Loricifera (from Latin
'', corselet (armour) + ''ferre'', to bear) is a phylum
of very small to microscopic marine cycloneuralia
n sediment-dwelling animals with 37 described species, in nine genera.
Aside from these described species, there are approximately 100 more that have been collected and not yet described.
Their sizes range from 100 μm to ca. 1 mm.
They are characterised by a protective outer case called a lorica
and their habitat is in the spaces between marine gravel to which they attach themselves. The phylum was discovered in 1983 by Reinhardt Kristensen
, in Roscoff
They are among the most recently discovered groups of Metazoan
They attach themselves quite firmly to the substrate, and hence remained undiscovered for so long.
The first specimen was collected in the 1970s, and later described in 1983.
They are found at all depths, in different sediment types, and in all latitudes.
The animals have a head, mouth and digestive system as well as a lorica. The armor-like lorica consists of a protective external shell or case of encircling plicae. There is no circulatory system and no endocrine system. Many of the larvae are acoelomate
, with some adults being pseudocoelomate
, and some remaining acoelomate.
Development is generally direct, though there are so-called Higgins larva
e, which differ from adults in several respects. The animals have two sexes as adults. Very complex and plastic life cycles
of pliciloricids include also paedogenetic
stages with different forms of parthenogenetic
Fossils have been dated to the late Cambrian.
Morphological studies have traditionally placed the phylum in the vinctiplicata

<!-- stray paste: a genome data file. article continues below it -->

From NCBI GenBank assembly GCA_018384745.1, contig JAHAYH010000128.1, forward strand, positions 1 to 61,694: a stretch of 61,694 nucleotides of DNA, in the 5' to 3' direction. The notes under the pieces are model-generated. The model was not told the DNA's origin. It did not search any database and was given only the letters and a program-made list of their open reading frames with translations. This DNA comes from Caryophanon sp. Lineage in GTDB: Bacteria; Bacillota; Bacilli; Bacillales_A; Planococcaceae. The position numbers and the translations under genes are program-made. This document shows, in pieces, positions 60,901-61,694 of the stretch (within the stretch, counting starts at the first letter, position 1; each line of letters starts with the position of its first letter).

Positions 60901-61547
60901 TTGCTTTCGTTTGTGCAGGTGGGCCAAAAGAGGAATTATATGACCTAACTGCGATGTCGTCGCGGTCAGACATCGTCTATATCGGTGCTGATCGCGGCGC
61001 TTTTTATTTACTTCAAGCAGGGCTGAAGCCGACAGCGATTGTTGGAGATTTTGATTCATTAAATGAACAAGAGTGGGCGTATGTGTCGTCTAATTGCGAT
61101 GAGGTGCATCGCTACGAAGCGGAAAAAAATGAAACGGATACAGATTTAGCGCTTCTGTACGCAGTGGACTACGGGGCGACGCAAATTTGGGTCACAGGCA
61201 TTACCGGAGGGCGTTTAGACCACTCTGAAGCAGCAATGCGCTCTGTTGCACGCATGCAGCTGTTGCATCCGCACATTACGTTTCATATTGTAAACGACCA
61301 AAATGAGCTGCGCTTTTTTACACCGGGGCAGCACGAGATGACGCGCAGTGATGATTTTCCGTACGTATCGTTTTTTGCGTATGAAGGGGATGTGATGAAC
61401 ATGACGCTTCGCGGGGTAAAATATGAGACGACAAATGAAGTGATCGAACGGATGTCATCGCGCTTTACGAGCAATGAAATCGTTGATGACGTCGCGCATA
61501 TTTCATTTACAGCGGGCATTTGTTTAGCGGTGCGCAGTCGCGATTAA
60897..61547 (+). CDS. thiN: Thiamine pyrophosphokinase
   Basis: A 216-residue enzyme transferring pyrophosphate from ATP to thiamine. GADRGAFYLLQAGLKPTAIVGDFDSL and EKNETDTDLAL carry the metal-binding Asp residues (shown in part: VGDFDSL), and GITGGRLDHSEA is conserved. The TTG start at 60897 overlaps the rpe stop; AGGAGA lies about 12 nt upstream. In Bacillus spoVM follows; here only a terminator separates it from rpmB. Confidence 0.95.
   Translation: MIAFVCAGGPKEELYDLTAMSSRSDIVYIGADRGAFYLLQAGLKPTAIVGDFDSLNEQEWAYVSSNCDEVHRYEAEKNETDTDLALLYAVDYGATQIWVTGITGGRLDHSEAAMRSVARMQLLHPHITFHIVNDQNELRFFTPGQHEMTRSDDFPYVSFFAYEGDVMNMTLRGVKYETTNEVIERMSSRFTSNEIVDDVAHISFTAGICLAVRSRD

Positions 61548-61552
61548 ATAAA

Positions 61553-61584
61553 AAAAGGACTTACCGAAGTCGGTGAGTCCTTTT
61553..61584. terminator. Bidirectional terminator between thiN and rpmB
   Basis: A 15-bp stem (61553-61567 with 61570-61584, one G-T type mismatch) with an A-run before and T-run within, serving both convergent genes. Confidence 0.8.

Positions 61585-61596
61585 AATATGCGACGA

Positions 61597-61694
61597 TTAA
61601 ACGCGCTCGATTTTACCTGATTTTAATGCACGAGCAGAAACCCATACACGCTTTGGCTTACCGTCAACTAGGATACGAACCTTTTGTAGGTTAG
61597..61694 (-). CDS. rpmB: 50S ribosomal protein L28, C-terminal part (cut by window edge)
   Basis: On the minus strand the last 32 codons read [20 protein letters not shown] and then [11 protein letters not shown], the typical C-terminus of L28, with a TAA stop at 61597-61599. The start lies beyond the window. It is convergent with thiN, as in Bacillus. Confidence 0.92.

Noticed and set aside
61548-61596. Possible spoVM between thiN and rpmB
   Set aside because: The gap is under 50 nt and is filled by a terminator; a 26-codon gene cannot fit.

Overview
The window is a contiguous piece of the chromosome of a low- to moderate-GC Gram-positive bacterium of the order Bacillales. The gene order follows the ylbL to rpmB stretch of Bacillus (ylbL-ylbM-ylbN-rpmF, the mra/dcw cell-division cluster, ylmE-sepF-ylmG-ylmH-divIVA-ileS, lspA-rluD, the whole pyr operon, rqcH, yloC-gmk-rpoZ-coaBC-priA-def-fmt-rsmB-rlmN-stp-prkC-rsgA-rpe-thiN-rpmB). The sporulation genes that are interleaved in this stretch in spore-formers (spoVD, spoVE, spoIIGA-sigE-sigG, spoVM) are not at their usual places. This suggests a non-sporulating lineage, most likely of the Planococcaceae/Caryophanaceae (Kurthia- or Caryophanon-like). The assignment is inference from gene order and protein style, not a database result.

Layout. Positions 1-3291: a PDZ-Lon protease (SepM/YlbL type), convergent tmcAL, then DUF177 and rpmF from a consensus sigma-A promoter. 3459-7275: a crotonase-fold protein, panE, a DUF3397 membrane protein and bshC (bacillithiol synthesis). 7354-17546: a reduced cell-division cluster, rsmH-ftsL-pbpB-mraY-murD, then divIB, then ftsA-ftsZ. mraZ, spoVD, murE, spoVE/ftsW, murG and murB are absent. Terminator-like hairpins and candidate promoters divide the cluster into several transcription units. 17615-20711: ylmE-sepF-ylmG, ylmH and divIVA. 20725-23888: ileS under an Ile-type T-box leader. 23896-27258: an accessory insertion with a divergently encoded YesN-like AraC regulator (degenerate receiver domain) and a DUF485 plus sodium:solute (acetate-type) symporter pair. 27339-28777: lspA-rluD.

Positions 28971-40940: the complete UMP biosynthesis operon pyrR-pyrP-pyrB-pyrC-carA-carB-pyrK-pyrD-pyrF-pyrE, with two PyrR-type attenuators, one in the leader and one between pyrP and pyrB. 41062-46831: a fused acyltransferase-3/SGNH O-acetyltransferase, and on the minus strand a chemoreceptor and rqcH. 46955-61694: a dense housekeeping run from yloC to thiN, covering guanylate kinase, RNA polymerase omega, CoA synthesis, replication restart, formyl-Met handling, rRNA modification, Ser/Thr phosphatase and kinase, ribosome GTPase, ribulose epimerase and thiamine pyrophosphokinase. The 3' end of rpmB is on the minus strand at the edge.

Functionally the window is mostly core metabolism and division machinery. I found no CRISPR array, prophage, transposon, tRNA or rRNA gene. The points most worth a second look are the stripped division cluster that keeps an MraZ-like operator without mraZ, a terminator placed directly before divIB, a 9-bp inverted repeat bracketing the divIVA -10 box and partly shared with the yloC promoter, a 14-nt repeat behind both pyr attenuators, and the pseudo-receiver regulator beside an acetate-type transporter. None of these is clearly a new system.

with the Priapulida
; this plus the Kinorhyncha
constitutes the taxon Scalidophora
. The three phyla share four characters in common – chitinous cuticle, rings of scalid
s on the introvert, flosculi, and two rings of introvert retracts.
However, mounting molecular evidence indicates a closer relationship with the Panarthropoda
The loriciferans are believed to be miniaturized descendants of a larger organism perhaps resembling the Cambrian
However, the fossil record of the microscopic non-mineralized group is (perhaps unsurprisingly) scarce, so it is difficult to trace out the phylum's evolutionary history in any detail. The 2017 discovery of Cambrian Period ''Eolorica deadwoodensis
'' may shed some light on the group's history.
In anoxic environment
Three species of Loricifera have been found in the sediments at the bottom of the L'Atalante basin
in Mediterranean Sea
, more than 3,000 meters down, the first multicellular organisms known to spend their entire lives in an oxygen-free environment. They are able to do this because their mitochondria
act like hydrogenosome
s, allowing them to respire anaerobically.
The newly reported animals complete their life cycle in the total absence of light and oxygen, and they are less than a millimetre in size.
They were collected from a deep basin at the bottom of the Mediterranean Sea, where they inhabit a nearly salt-saturated brine
that, because of its density (> 1.2 g/cm3
), does not mix with the waters above.
As a consequence, this environment is completely anoxic and, due to the activity of sulfate
reducers, contains sulphide at a concentration of 2.9 mM.
Despite such harsh conditions, this anoxic and sulphidic environment is teeming with microbial life, both chemosynthetic prokaryotes that are primary producer
s, and a broad diversity of eukaryotic heterotroph
s at the next trophic level
Category:Extant Cambrian first appearances